220V to 110v Roland


#1

Hello,

Purchased a Roland JV-1080 rack from France and it’s got 220v power. Read that Rolands can be an easy fix. Anyone familiar with this modification. Would I need any parts?

Thank you,


#2

It looks like a pretty easy situation - but I don’t have an actual JV-1080 here to look at, so if anyone can back this up with actual first-hand knowledge, that would be great!

Going solely from the service manual, the power transformer is listed as Universal, meaning that you don’t need to replace it for different mains voltages. Likewise, the power supply itself is the same for all versions, with the only difference being the AC input socket. (That means that you can just use a different power cord instead of having to change out the connector…) The only thing that is not clear to me is that it looks like there is a ‘jumper board’ as part of the power supply, so you may need to move (or solder) some jumpers to the correct locations there.


#3

Thank you Sam! would it help if I attached a picture of the power supply?


#4

Is it as simple as moving the black cable from 220v to 110v?


#5

Yes, I think it is that simple. But just to be sure, here’s how I would proceed…

Get a power cable that fits the AC socket, and has a 120V plug on it. Unsolder the black transformer wire, and move it to the 120V pin. Unplug the ribbon cables that feed the rest of the unit from the power supply - looking at the schematic, it looks like there are two of them (connectors CN404 and CN405). Then plug the power cord in, turn the unit on (careful not to electrocute yourself!), and then measure the output voltages from the power supply, on those disconnected ribbon cables or at the connectors.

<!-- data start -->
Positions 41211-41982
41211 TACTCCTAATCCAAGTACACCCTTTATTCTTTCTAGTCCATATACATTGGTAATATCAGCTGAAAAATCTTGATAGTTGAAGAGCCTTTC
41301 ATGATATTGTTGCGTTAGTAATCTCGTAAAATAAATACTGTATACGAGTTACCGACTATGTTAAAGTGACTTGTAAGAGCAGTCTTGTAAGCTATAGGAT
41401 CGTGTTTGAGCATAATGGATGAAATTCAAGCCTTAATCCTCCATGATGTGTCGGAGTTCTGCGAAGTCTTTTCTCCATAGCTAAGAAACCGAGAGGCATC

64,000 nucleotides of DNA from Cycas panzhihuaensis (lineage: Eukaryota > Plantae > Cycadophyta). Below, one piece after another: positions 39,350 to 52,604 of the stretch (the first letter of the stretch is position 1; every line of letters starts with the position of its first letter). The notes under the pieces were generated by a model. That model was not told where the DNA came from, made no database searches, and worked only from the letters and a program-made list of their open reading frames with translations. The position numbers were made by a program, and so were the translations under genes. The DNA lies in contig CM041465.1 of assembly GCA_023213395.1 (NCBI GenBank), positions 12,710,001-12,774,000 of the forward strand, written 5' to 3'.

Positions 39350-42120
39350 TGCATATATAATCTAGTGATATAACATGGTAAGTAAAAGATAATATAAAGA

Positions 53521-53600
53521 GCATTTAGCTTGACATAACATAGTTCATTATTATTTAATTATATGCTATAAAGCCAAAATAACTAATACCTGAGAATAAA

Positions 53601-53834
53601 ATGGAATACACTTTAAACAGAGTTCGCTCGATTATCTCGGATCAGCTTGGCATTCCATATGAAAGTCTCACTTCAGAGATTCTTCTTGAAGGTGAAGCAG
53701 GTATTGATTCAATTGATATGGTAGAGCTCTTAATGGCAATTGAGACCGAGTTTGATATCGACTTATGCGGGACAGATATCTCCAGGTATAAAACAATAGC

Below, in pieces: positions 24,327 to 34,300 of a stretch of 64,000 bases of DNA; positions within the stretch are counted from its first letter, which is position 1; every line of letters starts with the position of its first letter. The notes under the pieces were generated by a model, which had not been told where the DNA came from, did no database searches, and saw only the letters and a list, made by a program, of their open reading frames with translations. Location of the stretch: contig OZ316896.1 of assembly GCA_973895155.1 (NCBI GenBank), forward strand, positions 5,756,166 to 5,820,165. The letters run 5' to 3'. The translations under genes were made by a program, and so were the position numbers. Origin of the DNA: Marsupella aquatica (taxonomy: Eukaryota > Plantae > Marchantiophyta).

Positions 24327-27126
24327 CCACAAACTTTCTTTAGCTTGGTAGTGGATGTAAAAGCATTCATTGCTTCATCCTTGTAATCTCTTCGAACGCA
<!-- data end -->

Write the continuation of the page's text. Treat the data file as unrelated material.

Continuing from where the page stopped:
The 6-pin CN405 should show carry +12VDC and -12VDC, and you can measure this between the ground pins (either of the middle 2 pins, pins 3 or 4) and the outside pins. Pin 1 should read +12VDC, pin 6 should read -12VDC. If you’re seeing that, you will be good to go.

If you want to check the other connector, you should see 5VDC between pins 4 and 8.

If all is well, hook up the two ribbon cables, and the JV-1080 should now come to life on 120V.


#6

Huge thanks…I have a friend with soldering skills that can help me through this process. I will update soon.


#7

DONE AND DONE…worked like a charm. THANK YOU FOR THE HELP!


#8

Excellent news! Congrats, and thanks for sharing the happy ending!